Thursday’s close: $20.45 a share, up 48 cents
52-week trading range: $16.50 to $26.43 a share
Annual dividend: 40 cents a share for a yield of 2 per cent
Analysts’ ratings: There were 10 “buys,” seven “holds” and no “sells,” according to Bloomberg data. Target prices ranged from $22 to $36.50 a share.
Recent history: Shares of the giant Canadian uranium producer have struggled since the meltdown in early 2011 at Japan’s Fukushima nuclear plant that was triggered by an earthquake and tsunami. Japan shut down all but two of its 51 atomic power plants as public opinion swayed against the nuclear power industry. But there has been more interest in Cameco shares since last month’s landslide victory by Japan’s pro-nuclear Liberal Democratic Party. Over the past year, the stock has gained about 9 per cent, including reinvested dividends.
Outlook: With the election of the Liberal Democrats, “prospects for the nuclear industry have grown a little bit brighter,” said Robert Gill, a portfolio manager with Aston Hill Financial Inc. who owns Cameco stock. “Now that the new government is in place, I think that we probably can look at mid-year for some kind of restart on some of the reactors... Once you see some positive headlines about the nuclear industry in Japan, then you are going to see Cameco stock start to react positively.”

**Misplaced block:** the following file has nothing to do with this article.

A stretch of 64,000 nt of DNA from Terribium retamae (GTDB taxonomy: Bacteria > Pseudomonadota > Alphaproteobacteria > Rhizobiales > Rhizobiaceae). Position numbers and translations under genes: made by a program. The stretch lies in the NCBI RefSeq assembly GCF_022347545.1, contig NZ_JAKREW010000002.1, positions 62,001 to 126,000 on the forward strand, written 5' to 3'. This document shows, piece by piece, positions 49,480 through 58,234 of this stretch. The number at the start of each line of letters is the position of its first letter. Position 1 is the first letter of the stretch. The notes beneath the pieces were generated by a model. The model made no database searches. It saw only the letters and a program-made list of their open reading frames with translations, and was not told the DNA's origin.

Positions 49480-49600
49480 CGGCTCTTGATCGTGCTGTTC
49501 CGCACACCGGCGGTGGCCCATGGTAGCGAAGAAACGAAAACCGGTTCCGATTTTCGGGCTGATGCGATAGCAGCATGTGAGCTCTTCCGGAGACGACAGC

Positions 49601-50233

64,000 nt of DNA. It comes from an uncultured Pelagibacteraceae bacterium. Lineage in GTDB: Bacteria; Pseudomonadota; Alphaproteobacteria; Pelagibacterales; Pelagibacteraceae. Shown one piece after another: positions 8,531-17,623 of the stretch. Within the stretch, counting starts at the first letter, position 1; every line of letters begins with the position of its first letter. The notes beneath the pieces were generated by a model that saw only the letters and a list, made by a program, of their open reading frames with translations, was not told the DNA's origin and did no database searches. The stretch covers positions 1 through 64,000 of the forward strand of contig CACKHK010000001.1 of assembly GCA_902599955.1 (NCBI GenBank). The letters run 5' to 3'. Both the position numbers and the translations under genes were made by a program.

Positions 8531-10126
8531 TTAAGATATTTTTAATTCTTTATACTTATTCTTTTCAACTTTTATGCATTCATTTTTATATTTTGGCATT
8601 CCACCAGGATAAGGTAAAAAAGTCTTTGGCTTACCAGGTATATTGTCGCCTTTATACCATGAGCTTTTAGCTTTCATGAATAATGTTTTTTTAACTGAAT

Smart investors will want to be ahead of the curve, he said. “I think the stock is substantially undervalued, and will move up meaningfully this year. In 18 months, Cameco could be worth $30 a share...If you look at where it was before Fukushima, the stock was over $43 a share. We see very little downside, but considerable upside in the stock.”
There are “a ton of other catalysts,” he added. “The main force to increase demand in the industry right now is what is happening in China. It currently has 27 reactors under construction, and is expected to build many more than that...You also have demand from the emerging markets. Even with the amount of oil that Saudi Arabia has under the ground, it is building nuclear reactors. It is doing that because....nuclear is a very economic source of energy.”
The end of the U.S.-Russian Highly Enriched Uranium (HEU) Purchase Agreement at the end of this year will boost uranium prices, he added. Russia will no longer continue to “downblend,” or recycle uranium in its nuclear weapons to energy-grade uranium so that will reduce 12.5 per cent of [current] global supply, he noted. “We would expect Cameco stock to move in advance of this because investors will be knowledgeable about that.”